Written by David Tebbutt, Director 04/96 - scanned
HOW TO TELL YOUR OWN FORTUNE
Managing your money may soon be a lot easier. Banks are now testing software that will bring online banking to personal account holders and small businesses. David Tebbutt reports.
Up until now, online banking has been the preserve of medium to large organisations which have used it to deal with everything from payments to foreign exchange. That looks set to change.
Barclays is now testing out a pilot PC banking service for 2,500 of its personal customers. Using software developed in conjunction with Visa Interactive, it allows individuals to pay bills, transfer funds, create standing orders, check their balances and examine interim statements. During the pilot phase, the accounts will be updated once a day. Although the scheme is pitched purely at the individual, there's no reason why it shouldn't be extended to suit small business users, too.
At the moment, personal banking transactions are prepared off-line, then users connect for just long enough for requests to be sent and responses to be received, typically around 30 seconds. Once account information is received, the user can browse the details without incurring any further expense. Security across the communications link is ensured through the use of an encryption mechanism. The rest of the system is inherently secure because the banks control every aspect from the mainframes.
The next step is for publishers of accounting and personal finance software to integrate their packages with the banks' software and the downloaded information. Companies such as Microsoft and accounting software supplier Sage are already looking at ways of bringing online banking to a wider audience. They are trying to persuade banks to store information on the desktop in a common format that users can understand at a glance.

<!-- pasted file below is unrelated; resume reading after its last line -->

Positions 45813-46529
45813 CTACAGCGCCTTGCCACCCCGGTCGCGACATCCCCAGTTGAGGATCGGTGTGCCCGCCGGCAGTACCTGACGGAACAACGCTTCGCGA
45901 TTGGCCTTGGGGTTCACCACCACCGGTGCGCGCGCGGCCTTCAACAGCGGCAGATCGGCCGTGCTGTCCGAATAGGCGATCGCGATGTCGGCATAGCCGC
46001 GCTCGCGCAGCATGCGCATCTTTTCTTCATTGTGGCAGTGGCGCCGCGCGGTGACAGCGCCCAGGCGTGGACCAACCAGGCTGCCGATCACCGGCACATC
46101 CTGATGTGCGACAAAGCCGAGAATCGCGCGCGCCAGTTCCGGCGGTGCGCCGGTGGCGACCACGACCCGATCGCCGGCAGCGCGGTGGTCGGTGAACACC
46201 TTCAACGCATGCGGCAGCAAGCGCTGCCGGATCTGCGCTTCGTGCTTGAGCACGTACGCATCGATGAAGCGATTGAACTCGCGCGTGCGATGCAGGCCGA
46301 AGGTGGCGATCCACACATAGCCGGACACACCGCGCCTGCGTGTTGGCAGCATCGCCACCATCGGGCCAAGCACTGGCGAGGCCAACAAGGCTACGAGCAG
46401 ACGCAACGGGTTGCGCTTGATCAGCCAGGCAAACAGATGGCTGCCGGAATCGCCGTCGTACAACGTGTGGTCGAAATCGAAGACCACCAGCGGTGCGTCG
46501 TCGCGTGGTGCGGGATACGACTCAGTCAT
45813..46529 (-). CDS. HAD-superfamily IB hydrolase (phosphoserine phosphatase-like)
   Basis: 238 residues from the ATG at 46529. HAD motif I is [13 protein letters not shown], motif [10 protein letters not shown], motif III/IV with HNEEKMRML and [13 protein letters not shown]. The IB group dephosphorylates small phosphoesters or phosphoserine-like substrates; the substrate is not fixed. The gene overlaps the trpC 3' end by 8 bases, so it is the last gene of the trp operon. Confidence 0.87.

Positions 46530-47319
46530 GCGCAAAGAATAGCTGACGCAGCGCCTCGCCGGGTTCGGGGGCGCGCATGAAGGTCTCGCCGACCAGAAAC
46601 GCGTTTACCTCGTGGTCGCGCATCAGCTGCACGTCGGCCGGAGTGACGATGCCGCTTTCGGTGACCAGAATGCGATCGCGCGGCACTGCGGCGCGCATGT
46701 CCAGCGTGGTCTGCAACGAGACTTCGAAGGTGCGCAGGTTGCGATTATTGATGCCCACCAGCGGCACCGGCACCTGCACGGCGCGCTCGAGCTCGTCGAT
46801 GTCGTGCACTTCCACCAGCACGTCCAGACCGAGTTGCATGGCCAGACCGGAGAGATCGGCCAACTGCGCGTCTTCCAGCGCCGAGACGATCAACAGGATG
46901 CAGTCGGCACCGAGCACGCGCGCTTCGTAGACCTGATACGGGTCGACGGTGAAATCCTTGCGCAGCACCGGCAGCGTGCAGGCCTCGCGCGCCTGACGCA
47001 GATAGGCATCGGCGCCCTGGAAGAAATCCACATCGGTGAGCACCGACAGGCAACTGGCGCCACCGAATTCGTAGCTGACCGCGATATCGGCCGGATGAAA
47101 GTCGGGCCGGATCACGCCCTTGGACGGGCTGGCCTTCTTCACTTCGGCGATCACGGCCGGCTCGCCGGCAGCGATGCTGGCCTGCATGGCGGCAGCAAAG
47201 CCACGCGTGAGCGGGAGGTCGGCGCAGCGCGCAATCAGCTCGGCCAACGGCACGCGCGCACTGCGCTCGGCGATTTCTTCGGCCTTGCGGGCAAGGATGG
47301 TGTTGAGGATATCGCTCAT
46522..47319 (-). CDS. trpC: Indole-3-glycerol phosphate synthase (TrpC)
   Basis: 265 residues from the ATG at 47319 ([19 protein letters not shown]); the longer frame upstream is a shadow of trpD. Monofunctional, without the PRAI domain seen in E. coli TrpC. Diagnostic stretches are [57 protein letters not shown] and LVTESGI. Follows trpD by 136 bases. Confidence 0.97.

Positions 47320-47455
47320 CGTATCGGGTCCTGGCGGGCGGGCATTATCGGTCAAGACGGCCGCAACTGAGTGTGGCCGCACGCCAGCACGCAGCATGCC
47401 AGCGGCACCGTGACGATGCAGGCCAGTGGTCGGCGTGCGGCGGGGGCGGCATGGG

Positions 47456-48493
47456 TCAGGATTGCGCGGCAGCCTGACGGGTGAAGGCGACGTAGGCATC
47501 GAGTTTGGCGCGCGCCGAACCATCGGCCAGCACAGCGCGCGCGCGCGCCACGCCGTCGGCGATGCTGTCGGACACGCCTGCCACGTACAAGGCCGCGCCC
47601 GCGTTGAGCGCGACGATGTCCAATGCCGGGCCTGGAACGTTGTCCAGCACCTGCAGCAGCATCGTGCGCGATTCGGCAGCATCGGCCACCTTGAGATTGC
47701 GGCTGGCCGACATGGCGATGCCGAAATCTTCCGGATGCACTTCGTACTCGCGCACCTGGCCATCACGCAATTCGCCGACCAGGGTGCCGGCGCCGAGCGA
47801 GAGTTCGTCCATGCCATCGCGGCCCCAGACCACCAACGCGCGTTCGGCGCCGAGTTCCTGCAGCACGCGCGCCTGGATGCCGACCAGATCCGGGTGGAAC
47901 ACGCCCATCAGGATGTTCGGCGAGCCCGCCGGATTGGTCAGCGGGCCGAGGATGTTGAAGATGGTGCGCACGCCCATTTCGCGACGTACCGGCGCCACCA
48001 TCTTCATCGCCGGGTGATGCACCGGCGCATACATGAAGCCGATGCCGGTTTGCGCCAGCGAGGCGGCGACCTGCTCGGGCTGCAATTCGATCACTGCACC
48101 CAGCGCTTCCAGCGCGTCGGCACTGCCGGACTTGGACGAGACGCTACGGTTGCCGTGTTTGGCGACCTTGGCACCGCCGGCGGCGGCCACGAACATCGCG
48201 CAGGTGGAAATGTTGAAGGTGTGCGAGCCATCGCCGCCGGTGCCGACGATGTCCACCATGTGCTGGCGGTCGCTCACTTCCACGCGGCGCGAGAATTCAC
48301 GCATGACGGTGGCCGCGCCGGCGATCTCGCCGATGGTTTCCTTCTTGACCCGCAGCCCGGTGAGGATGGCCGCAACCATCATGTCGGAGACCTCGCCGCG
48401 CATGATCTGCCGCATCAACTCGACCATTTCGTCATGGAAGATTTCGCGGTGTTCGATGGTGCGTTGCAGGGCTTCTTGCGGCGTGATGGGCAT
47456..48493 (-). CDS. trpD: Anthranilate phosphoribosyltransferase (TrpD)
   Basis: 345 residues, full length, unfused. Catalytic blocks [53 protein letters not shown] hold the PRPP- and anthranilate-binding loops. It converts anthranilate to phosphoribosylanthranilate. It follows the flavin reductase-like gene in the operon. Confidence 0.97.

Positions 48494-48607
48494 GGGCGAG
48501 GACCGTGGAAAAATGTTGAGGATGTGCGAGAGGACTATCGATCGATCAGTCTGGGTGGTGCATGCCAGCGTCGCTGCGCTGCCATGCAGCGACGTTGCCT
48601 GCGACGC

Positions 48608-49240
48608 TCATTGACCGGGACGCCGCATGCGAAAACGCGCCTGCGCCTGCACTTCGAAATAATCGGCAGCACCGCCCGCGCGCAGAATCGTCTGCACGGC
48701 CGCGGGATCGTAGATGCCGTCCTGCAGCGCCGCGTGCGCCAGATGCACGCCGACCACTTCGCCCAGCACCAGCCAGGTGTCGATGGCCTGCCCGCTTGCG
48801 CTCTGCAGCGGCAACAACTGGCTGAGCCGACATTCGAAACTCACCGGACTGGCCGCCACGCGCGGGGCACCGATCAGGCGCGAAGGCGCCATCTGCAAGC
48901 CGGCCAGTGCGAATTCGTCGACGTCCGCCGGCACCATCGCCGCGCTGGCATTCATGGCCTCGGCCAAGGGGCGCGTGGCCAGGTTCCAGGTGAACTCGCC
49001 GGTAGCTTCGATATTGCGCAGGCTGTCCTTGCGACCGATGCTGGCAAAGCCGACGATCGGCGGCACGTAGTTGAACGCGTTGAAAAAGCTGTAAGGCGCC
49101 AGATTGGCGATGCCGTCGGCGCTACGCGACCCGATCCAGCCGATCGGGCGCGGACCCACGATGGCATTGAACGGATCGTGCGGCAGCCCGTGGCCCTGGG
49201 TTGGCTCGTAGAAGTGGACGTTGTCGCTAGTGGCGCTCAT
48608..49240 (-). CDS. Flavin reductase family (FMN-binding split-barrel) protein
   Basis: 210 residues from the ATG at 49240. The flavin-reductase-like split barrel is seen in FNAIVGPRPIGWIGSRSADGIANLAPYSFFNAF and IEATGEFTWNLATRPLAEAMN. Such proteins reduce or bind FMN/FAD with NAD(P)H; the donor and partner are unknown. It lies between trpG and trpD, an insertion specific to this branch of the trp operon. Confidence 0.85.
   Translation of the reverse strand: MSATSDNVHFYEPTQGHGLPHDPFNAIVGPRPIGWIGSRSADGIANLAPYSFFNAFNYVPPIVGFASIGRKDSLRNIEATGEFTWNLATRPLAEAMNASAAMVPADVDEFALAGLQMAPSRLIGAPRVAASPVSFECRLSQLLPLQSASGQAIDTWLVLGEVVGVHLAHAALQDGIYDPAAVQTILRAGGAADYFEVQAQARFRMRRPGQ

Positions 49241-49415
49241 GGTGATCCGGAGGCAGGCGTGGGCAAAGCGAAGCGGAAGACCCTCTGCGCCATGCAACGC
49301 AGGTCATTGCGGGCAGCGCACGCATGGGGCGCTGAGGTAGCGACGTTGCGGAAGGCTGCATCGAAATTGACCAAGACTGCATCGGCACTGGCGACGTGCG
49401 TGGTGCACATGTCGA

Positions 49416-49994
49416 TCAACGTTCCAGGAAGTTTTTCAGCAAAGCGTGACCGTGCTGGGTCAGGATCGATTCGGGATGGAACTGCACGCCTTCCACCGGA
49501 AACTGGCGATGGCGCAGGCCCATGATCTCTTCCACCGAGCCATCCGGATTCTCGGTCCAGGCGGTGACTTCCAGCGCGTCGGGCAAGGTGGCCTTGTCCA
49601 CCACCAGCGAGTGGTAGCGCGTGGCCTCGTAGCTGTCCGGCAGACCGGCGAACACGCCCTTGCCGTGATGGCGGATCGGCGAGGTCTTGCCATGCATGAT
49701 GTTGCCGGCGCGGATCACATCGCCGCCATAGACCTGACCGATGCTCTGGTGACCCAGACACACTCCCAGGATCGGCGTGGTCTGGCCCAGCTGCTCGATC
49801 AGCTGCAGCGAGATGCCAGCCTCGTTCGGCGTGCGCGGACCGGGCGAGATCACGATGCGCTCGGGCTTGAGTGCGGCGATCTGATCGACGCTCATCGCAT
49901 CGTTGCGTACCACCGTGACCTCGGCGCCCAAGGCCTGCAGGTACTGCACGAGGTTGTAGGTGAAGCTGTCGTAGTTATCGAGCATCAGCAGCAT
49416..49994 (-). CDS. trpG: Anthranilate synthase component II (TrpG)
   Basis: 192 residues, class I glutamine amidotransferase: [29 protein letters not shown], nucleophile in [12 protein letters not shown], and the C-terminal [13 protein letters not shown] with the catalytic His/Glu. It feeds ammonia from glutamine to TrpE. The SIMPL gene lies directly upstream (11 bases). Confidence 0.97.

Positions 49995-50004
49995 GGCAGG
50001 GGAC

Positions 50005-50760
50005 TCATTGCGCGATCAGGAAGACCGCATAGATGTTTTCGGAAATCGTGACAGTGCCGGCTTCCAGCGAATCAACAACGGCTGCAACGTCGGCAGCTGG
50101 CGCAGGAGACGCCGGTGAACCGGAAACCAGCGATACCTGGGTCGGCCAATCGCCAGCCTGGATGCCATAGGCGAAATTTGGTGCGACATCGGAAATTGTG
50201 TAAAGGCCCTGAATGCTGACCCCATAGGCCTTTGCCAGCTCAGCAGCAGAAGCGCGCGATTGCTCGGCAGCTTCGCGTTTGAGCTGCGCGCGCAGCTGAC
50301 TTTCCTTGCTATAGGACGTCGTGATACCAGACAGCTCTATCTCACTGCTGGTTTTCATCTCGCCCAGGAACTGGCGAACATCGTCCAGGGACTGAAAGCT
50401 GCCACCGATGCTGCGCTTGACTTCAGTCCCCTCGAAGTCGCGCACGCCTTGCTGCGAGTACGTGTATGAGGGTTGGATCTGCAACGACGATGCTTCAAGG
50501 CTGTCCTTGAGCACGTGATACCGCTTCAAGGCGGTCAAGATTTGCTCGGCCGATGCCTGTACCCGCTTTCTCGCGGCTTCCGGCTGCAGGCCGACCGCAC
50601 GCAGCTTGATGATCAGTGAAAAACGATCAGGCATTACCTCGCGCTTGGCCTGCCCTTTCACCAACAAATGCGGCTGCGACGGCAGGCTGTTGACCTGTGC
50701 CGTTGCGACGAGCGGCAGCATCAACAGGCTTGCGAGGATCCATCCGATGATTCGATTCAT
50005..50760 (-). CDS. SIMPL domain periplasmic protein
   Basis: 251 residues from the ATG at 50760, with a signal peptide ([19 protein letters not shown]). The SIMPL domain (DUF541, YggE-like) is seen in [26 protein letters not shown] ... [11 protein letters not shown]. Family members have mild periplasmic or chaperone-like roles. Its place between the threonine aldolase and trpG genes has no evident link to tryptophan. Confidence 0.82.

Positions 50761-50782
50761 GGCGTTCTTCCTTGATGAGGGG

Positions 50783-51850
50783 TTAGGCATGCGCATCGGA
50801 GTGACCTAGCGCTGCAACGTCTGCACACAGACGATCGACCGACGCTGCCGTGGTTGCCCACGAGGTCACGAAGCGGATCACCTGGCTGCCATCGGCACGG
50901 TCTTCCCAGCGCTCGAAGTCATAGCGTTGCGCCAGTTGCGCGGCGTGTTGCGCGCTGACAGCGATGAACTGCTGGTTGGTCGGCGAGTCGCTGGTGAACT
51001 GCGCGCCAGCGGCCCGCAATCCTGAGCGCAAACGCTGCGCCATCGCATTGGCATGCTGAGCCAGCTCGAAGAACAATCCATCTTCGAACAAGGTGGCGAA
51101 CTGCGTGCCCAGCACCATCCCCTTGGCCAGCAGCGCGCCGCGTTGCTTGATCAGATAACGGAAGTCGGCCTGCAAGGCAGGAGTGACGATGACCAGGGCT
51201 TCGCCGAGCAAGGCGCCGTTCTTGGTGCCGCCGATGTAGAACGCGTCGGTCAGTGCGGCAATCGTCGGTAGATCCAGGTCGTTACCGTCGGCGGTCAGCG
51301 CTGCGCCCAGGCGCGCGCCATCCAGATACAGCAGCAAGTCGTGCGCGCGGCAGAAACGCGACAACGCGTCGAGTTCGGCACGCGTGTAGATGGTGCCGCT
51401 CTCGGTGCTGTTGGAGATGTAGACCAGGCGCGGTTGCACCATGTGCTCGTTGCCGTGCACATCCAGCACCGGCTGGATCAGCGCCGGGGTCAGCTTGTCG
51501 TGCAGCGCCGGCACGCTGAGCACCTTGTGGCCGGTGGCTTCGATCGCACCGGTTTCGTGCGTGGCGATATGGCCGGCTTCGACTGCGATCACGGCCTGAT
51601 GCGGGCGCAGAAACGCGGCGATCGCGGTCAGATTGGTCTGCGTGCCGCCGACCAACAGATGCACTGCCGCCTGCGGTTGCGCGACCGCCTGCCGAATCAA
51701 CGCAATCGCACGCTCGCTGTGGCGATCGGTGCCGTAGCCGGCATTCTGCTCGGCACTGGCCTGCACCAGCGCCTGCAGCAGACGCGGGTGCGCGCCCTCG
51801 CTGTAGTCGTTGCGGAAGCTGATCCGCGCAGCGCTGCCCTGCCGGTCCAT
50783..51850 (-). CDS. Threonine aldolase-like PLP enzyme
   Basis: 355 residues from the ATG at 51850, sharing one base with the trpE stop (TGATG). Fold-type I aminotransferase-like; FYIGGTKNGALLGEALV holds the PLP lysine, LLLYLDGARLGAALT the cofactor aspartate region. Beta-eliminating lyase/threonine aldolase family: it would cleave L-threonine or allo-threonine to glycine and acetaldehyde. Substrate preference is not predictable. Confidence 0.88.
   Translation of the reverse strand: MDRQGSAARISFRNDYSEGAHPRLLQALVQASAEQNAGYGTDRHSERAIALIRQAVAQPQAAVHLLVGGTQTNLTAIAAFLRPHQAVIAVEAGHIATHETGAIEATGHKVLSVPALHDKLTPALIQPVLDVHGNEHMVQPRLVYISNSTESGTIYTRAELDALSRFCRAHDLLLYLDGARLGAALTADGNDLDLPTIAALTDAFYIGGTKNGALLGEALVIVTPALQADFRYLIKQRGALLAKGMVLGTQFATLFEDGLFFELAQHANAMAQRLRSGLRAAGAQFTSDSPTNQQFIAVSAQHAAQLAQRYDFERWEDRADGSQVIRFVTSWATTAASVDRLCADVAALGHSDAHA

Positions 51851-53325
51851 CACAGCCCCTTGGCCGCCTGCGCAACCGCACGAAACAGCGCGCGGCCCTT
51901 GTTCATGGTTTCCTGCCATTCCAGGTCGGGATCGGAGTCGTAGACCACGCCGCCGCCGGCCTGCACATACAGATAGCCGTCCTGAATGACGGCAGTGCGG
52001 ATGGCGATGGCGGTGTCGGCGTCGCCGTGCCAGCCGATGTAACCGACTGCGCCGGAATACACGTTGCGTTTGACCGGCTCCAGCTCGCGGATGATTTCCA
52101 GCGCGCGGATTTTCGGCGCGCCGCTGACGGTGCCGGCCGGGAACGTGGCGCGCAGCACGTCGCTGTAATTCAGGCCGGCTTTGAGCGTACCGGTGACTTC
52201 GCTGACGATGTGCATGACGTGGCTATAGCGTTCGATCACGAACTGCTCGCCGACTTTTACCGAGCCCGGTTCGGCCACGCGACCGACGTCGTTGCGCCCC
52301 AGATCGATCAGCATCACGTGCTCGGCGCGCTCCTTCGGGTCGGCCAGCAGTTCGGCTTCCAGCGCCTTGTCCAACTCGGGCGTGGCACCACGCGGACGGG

Sage is targeting its efforts at small to medium-sized enterprises - which are its main clients - by encouraging banks to offer special deals to Sage customers. It has already persuaded Midland Bank, which provides a discount on its Hexagon online service. Microsoft sees huge opportunities in joint branding of its "Money" personal finance-management program. By integrating Money with the banks' own desktop software, it would be possible to create "Barclays Money", "Lloyds Money" and so on. Users could buy this badged software from their bank or from their regular software supplier.
Giving customers online access is a mixed blessing for banks. They hope it will boost customer loyalty, but it will cost a great deal of money - and payback is not guaranteed. At the high end, the idea of paying for access to range of online financial services goes unquestioned. At the low end, customers may baulk at paying "too much" for such services the banks will discover exactly what constitutes too much through the trial programmes.
For the customer, benefits vary. The self-employed and small business sectors will welcome the ability to deal with the banks 24 hours a day, 365 days a year. And integrating accounting or personal finance-management software should make banking a lot easier.